World Population Just Hit a Milestone

It's estimated to top 8B for the first time on Tuesday
By Arden Dier,  Newser Staff
Posted Nov 15, 2022 6:42 AM CST
Tuesday Is a Milestone Day for World's Population
People crowd the Juhu beach on the Arabian Sea coast in Mumbai, India, Sunday, Nov. 13, 2022.   (AP Photo/Rafiq Maqbool)

You are now one of 8 billion people on the planet, according to UN estimates. The organization calculates the world population will cross the 8 billion mark on Nov. 15, though it admits it could be off as counting every single person on the planet is nearly impossible. Regardless, the UN will select a newborn to represent the eight-billionth person in the world, as it did with the five-, six-, and seven-billionth people. Eleven-year-old Sadia Sultana Oishee, born in the presence of TV cameras in 2011 as the apparent seven-billionth person, is considered the lucky charm of her family, now living outside Dhaka, Bangladesh, per the BBC. She hopes to become a doctor, and her father says he will "do everything to make her dream come true."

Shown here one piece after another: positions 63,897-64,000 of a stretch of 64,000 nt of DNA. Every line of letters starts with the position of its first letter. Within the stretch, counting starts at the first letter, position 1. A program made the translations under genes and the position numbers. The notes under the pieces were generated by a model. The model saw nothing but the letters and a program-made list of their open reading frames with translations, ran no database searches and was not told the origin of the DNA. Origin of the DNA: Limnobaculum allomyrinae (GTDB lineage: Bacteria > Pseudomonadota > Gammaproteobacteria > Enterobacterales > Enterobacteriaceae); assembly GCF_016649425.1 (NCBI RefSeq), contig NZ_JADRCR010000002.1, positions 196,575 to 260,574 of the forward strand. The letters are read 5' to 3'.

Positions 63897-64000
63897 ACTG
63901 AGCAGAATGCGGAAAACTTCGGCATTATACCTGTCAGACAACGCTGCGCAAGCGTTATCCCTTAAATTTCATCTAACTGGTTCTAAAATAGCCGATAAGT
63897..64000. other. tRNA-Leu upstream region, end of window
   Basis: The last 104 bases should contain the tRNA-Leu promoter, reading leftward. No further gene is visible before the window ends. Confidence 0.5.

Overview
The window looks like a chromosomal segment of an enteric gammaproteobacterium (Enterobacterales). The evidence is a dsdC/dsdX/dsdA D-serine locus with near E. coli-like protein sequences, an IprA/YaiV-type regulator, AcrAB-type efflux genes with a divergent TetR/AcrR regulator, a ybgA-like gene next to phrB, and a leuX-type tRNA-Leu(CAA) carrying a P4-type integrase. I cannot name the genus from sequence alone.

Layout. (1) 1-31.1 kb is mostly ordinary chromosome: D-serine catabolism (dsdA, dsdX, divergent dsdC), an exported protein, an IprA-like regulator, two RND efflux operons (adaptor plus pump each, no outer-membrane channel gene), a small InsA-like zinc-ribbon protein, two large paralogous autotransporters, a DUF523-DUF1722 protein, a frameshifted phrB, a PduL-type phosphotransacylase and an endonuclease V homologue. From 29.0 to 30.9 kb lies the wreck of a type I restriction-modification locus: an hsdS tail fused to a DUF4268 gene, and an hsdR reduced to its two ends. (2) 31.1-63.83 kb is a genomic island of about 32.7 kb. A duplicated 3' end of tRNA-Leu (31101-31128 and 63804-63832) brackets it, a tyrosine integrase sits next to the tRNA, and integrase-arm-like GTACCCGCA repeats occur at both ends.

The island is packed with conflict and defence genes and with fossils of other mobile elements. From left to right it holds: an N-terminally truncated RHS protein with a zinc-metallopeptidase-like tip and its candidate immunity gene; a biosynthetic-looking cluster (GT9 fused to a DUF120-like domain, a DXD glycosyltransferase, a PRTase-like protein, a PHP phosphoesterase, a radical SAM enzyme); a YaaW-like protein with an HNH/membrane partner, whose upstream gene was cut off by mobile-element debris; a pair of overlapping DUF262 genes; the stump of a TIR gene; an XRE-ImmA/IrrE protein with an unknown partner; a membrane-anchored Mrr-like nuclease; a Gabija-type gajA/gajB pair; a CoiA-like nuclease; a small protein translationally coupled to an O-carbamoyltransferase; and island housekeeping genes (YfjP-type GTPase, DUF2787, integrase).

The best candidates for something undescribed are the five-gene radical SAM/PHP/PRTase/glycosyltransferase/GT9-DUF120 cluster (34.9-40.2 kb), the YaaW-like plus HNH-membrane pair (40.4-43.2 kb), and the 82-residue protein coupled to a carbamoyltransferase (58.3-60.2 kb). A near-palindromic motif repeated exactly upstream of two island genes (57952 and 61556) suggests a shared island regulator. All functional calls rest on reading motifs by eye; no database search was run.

Though it has taken just 11 years since Oishee's birth to reach the mark of 8 billion people, the world population isn't expected to reach 9 billion until 2037. The UN doesn't expect the population to reach 10 billion until 2080. However, other bodies expect the world population to peak around 2060 or 2070, without ever reaching the 10 billion mark. The matter largely comes down to education. "As women become more educated they choose to have smaller families," per the BBC. A fertility rate of 2.1 children per woman sustains a population. But anything below that causes the population to decline. As of 2021, the average fertility rate globally was 2.3 births per woman, per the CBC.

In reaching the mark of 8 billion people, the UN credits "the gradual increase in human lifespan owing to improvements in public health, nutrition, personal hygiene and medicine" but also "high and persistent levels of fertility in some countries." Middle-income countries in Asia gained 700 million people over the last 11 years, per CNN. India gained 180 million. However, it is now one of several countries—including the US and South Korea—experiencing fertility rates below the replacement level. Most of the next 2.4 billion people are predicted to be born in sub-Saharan Africa, where women average 4.6 births in their lifetime, per the AP. The outlet adds resources there are "already stretched to the limit." (More world population stories.)

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